West Virginia had thousands of schools in the late 19th and early 20th centuries, and hundreds of self-taxing school districts. As late as the 1907–08 school year, according to one report, the state had 6,156 schools in 395 districts. There were 40 high schools and 262 multi-roomed ‘‘graded’’ schools that year, but the overwhelming majority, 5,854, were tiny, one-room schools. The consolidation of these many schools and districts into a much smaller number of larger units is a century-old process that remains a touchy issue today.
As early as the late 19th century, small, community-run schools were being castigated as unsystematic, inefficient, and backward. They all but disappeared in the metropolitan areas during this era, but rural communities retained their schools. Country schools were almost always buildings of one room, occasionally two, educating the children of local families. Kinship and political connections were often more important than education or experience in getting a teaching job.
Rural schools suffered from seasonal attendance and lack of resources. Nonetheless, the one-room school and later the rural high school were centers of communication, socializing, and athletic participation, and they served as places to vote. They were the symbols of civilization itself in many communities.
School and school district consolidations accelerated during the Great Depression Depression and after World War II. The county unit plan, an important education reform that went into effect in 1933, combined hundreds of small school districts into 55 county systems. By 1959–60, the number of schools in West Virginia had been cut to 2,843, less than half the number reported a half-century before. Meanwhile, the student population had nearly doubled, from 235,191 to 460,429, but this growth in the number of students soon reversed itself. The loss of mining and industrial jobs in the 1950s and 1960s reduced the school-age population of many counties, while undercutting school budgets. Efforts were made to consolidate the remaining small schools as their student numbers dwindled. Better highways and a growing fleet of school buses facilitated the closing of schools.
Later consolidation efforts were driven in part by the 1982 Recht Decision, a judicial ruling that called for equity in school funding and equal instruction for all children in West Virginia. This led many counties to close small, often older, schools where instructional costs were high and where it was sometimes hard to maintain standards. The state School Building Authority, established in 1989 at the urging of Governor Gaston Caperton, is recognized as a major force in school consolidation in recent decades. The authority has required consolidation in some cases and has been seen as giving higher priority to the construction and remodeling of schools where consolidation is a consideration.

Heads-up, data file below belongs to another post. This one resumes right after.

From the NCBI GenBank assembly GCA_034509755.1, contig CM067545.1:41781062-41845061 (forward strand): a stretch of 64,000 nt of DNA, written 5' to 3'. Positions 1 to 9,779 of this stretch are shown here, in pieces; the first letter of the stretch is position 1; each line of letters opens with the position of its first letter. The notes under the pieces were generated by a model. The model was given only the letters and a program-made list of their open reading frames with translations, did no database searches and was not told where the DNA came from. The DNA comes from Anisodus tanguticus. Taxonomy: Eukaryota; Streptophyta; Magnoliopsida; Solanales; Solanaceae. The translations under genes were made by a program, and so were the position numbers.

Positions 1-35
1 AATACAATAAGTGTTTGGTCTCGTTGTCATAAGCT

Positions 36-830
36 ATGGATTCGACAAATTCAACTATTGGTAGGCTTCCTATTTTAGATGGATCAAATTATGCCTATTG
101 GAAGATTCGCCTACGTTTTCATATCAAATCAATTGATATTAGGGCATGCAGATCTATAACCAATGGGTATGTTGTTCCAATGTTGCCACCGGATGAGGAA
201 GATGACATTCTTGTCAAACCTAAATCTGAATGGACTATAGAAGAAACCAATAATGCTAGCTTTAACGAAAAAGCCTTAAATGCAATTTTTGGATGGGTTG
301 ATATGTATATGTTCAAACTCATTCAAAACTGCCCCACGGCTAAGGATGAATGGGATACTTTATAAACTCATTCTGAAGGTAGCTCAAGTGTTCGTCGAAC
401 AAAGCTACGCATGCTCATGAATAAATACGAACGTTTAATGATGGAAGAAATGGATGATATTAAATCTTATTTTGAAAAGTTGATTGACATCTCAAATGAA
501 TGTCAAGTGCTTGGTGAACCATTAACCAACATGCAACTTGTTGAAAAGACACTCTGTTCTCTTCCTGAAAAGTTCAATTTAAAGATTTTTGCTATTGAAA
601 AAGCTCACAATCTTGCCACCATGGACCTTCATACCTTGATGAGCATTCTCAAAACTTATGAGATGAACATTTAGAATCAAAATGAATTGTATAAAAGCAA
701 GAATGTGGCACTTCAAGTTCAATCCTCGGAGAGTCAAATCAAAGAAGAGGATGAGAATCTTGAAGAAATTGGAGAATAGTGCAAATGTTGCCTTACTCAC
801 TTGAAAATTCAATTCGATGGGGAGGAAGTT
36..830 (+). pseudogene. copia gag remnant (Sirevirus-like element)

The result of these changes was that during the 20th century thousands of schools and hundreds of school districts disappeared in West Virginia. The state became the primary governing entity for West Virginia schools, eclipsing communities and counties. By the end of the 20th century, fewer than 900 schools remained. There are occasional suggestions that 55 county school systems are too many, and that they should be further consolidated, also enabling school consolidations between counties.
While pervasive, school consolidation has been controversial. The controversy continued into the early 21st century, and there were indications that the policy was being re-evaluated at the upper levels of government. Proponents point to the modern school buildings created by consolidation throughout the state, noting that these schools are better equipped than their smaller predecessors. They note wider curricular and extra-curricular offerings than at smaller schools, and the presence of more faculty and staff. They also argue that larger schools allow the offering of a better education at a lower average cost per student.
Critics claim that school consolidation erodes rural locales by withdrawing children and fiscal resources from small communities, and makes it difficult for children to participate in school activities. Poor families are further disadvantaged if parents have difficulty coming long distances to meet with teachers or to support school activities. And critics argue that the children most likely to be harmed by district-wide consolidation are poorer, since consolidated schools are often built in or near towns where wealthier students and their families have easier access. They point out that consolidated schools rarely save as much money as expected. Some recent research questions the academic advantage of larger schools, as well.
This Article was written by Alan J. DeYoung
Last Revised on October 29, 2010